I'd also like to know how cadets are "indoctrinated" into a flight. I've seen cadets assigned to a flight before, but indoctrination didn't seem to be required.
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Garibaldi
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« Reply #130 on: May 11, 2014, 04:03:43 PM »

What I mean is the intensity level didn't really go up until the parents had left. The basics weren't indoctrinated into their flights until after all the parents were gone.

So my question remains, what was the purpose of waiting to increase the "intensity level" until after all the parents were gone?

I'd also like to know how cadets are "indoctrinated" into a flight. I've seen cadets assigned to a flight before, but indoctrination didn't seem to be required.

Why am I suddenly reminded of Will Mclean's plebe year in the novel The Lords of Discipline? The cadre was all nice until the last parent left, then turned the dial into instant insanity.
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SilentPhantom
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« Reply #131 on: May 11, 2014, 04:07:07 PM »

What I mean is the intensity level didn't really go up until the parents had left. The basics weren't indoctrinated into their flights until after all the parents were gone.

So my question remains, what was the purpose of waiting to increase the "intensity level" until after all the parents were gone?

I'd also like to know how cadets are "indoctrinated" into a flight. I've seen cadets assigned to a flight before, but indoctrination didn't seem to be required.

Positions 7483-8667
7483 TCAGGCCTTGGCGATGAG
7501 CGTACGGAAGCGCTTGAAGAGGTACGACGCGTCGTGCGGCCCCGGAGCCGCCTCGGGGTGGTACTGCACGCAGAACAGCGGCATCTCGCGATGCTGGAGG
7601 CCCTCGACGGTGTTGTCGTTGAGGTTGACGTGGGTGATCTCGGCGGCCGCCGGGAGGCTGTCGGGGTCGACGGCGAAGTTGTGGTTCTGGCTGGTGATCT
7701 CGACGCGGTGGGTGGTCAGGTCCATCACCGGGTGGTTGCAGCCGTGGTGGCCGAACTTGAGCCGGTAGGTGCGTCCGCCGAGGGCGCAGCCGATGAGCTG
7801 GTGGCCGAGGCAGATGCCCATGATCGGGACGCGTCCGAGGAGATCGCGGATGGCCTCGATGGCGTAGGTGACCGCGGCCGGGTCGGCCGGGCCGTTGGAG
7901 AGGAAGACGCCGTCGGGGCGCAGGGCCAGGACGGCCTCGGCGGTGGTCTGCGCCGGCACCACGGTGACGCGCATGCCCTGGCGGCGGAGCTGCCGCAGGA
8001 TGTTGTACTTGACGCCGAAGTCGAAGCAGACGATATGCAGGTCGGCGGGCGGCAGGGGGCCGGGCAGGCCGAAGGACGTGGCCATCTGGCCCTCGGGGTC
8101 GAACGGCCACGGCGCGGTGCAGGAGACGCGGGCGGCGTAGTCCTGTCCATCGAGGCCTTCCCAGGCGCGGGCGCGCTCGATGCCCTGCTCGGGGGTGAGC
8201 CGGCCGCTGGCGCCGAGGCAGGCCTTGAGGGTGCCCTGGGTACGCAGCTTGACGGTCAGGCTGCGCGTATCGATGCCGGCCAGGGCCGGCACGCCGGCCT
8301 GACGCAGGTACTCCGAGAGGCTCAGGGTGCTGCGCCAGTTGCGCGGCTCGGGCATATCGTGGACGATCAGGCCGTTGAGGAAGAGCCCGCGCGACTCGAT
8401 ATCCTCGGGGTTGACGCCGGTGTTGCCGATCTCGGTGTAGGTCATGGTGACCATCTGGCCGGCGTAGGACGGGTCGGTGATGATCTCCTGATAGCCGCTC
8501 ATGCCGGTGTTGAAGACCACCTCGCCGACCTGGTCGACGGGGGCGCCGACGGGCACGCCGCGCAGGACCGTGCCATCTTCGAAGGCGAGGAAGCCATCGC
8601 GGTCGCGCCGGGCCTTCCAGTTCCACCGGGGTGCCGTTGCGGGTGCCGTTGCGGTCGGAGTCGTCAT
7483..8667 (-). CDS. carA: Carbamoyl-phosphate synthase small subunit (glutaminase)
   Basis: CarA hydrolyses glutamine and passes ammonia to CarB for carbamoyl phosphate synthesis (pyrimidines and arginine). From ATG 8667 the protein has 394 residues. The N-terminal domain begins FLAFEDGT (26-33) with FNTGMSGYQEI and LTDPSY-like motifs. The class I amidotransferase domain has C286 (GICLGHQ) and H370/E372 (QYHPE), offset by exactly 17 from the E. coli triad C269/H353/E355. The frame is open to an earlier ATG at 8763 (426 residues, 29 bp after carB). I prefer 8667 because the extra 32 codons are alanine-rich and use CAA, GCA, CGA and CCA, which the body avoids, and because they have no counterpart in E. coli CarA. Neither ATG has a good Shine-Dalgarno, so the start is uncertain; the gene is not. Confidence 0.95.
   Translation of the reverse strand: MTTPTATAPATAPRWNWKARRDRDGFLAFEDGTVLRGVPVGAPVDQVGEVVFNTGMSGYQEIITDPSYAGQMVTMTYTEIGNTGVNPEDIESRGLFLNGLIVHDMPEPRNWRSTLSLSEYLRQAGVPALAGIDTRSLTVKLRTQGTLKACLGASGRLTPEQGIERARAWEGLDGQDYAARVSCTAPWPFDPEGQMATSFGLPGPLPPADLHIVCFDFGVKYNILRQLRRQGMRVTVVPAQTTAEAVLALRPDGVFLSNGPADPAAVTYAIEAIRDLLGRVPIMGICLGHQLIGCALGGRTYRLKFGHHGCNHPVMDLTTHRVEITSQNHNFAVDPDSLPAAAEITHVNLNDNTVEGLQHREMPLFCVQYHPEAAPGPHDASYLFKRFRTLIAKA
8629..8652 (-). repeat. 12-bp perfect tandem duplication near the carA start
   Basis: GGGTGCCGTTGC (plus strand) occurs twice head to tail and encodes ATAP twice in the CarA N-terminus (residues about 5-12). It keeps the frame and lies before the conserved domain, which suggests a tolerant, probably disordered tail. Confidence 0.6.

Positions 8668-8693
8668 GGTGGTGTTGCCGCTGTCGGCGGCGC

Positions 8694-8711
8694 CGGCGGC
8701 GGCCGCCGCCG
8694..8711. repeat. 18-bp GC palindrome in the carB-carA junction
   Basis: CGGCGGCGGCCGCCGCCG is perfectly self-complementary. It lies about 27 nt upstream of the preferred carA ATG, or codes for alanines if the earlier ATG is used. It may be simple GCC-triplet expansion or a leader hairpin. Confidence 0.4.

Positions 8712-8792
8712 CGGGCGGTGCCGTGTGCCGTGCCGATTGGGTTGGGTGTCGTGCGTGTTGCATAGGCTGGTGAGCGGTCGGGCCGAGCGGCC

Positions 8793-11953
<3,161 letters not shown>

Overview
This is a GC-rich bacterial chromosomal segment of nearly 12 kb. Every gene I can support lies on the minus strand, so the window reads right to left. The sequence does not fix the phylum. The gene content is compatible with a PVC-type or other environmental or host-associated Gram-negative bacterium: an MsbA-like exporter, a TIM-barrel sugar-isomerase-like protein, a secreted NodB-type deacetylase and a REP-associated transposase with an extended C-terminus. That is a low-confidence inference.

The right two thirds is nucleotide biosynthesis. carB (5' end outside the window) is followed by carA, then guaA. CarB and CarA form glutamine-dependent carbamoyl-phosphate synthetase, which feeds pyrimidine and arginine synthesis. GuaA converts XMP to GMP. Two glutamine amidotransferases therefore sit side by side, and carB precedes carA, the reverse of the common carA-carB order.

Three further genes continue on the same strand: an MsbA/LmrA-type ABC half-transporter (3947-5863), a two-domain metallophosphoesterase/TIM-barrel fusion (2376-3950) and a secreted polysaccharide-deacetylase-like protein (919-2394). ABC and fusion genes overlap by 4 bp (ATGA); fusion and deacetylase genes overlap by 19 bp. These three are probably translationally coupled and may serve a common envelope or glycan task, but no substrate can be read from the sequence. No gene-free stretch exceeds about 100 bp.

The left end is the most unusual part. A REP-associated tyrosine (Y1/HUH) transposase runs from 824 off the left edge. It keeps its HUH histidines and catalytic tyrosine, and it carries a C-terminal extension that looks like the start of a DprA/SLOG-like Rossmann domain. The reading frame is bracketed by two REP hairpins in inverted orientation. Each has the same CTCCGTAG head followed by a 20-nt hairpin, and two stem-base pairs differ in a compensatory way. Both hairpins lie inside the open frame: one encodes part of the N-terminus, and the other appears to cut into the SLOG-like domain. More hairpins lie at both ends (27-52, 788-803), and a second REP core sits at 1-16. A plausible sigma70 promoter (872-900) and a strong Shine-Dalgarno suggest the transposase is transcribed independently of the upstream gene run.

Ok, we were marched onto the parade feild, sat down, our flight staff introduced themselves and took out watches. That's what I mean when I say 'indoctrinated'. That part was only like a 3 or 4 intensity level.
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SilentPhantom
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« Reply #132 on: June 06, 2014, 12:57:32 PM »

Staff training for my wing's encampment stars in a few days and when the basics arrive next week, I'm gonna be like, "Welcome to encampment, and may the odds be ever in your favor." I wonder if I'll be able to do it with a straight face....
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C/2dLt
THRAWN
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« Reply #133 on: June 06, 2014, 01:07:37 PM »

Staff training for my wing's encampment stars in a few days and when the basics arrive next week, I'm gonna be like, "Welcome to encampment, and may the odds be ever in your favor." I wonder if I'll be able to do it with a straight face....

For all that is good and holy, please don't...
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Strup
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Eclipse
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« Reply #134 on: June 06, 2014, 01:12:45 PM »